A Philosophy of Evangelism
Cultivating Requires More Time than Reaping
Most models of evangelism center on “reaping”, and this is understandable, since the harvest is the desired result of the whole process. The problem, however, is that this tends to promote a more confrontational style than most people would prefer, and it could also foster a superficial “hit-and-run” technique that leads to questionable conversions and a general lack of follow-up.
Evangelism Is an Eternal Investment
The parables of the lost sheep, the lost coin, and the lost son in Luke 15 are really one parable in three movements. In each case something of value was lost, an effort was made to find it, and when it was found, the result was joy and celebration. The application of these stories is that “there is joy in heaven in the presence of the angels of God over one sinner who repents” (v. 10). Each person is of great value to God, and when we participate in the process of helping people come into the Father’s household, we share in the Father’s joy.
In the parable of the unrighteous steward that follows in Luke 16, Jesus teaches that we can leverage the temporal assets of time, talent, treasure, and truth into eternal gain when we use them to build into the lives of people. “And I say to you, make friends for yourselves by means of the wealth of unrighteousness, so that when it fails, they will receive you into the eternal dwellings” (v.9). This is what the apostle Paul anticipated when he told the Thessalonians, “For who is our hope or joy or crown of exultation? Is it not even you, in the presence of our Lord Jesus at His coming? For you are our glory and joy” (1 Thessalonians 2:19-20).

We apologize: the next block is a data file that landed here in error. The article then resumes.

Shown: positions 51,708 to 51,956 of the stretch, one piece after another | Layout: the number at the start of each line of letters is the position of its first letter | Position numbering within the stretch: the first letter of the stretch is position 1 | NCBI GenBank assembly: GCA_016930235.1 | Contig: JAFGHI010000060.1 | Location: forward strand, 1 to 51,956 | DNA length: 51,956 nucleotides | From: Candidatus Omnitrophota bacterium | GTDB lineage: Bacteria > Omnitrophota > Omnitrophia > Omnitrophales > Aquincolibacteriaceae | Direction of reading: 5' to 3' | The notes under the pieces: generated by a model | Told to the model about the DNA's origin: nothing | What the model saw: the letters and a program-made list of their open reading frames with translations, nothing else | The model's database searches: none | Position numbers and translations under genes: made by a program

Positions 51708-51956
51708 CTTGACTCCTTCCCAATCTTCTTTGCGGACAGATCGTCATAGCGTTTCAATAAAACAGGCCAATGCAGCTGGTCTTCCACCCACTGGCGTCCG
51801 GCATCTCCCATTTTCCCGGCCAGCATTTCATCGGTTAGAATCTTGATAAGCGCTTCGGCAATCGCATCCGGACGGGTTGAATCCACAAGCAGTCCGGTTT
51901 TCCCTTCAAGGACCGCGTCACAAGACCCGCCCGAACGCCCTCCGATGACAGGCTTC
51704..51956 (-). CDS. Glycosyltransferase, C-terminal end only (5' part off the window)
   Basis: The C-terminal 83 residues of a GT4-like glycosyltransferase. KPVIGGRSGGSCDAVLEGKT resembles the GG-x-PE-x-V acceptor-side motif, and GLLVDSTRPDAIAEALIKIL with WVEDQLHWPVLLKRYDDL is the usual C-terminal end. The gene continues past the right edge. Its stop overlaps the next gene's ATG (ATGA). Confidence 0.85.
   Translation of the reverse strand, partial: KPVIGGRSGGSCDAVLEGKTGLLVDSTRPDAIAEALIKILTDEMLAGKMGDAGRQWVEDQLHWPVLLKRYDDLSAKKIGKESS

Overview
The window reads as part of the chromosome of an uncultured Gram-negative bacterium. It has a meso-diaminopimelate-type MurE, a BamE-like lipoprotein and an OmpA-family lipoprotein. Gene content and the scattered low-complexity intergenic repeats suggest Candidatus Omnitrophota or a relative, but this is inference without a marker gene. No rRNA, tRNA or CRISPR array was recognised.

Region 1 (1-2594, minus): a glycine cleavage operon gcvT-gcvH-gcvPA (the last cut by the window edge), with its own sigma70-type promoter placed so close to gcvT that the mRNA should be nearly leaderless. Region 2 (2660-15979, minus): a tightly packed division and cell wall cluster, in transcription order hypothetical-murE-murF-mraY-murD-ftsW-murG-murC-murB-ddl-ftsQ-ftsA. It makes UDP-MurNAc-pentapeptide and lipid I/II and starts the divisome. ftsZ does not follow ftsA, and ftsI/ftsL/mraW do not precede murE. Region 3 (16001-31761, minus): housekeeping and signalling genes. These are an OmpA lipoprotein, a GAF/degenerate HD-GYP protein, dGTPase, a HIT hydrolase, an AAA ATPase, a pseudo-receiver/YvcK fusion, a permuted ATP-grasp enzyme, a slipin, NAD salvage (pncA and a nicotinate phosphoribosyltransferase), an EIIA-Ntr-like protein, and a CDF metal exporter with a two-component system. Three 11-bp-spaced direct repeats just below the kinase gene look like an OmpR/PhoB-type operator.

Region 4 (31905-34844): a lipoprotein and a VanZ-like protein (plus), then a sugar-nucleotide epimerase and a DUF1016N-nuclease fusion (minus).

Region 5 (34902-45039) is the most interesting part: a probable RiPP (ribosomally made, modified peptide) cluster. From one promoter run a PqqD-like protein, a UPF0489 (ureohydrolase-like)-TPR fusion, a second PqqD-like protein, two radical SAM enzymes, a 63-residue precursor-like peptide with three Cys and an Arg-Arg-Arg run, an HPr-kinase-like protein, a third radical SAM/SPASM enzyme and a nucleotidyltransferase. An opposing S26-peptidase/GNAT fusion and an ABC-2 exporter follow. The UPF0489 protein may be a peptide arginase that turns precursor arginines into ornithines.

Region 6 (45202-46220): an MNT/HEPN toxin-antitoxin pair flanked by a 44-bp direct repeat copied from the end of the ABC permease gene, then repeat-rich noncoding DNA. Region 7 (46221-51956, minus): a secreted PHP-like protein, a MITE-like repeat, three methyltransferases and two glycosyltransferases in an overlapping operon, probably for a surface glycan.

When we invest our lives and resources in the spiritual service of others in our walk and in our words, we are investing in eternal relationships. In effect, we are building a “portfolio” in heaven and sending our assets ahead of us. We are also pursuing what pleases the Father and participating in His purposes.
There are a variety of things we will be able to do better in heaven than we can possibly do on earth. But we tend to overlook the one thing we will not be able to do in heaven that we can do on earth—serve those who are in desperate need. When we leave this planet we will never again have the privilege of sharing the gospel and serving the lost.
Those who want to be rich toward God will give their lives in exchange for the things He declared to be important. Jesus said in Luke 16:15, “that which is highly esteemed among men is detestable in the sight of God.” Those who seek the Father’s heart will respond to His Son’s call: “Follow Me, and I will make you fishers of men” (Matthew 4:19).
We Can Evangelize for the Wrong Reasons
In his letter to the Philippians, Paul told them that some people were “preaching Christ even from envy and strife, but some also from good will” (1:15). The former were doing it out of selfish ambition, while the latter were doing it out of love (1:16). But Paul’s wise response was, “Only that in every way, whether in pretense or in truth, Christ is proclaimed; and in this I rejoice” (1:17). Regardless of our intentions, if the gospel is proclaimed, God’s Word will accomplish His purpose, even if it is in spite of the messenger’s motives (Isaiah 55:10-11). Still, as ambassadors of Christ, we do well to examine our reasons for sharing our faith, so that we will align our hearts with what delights our Father.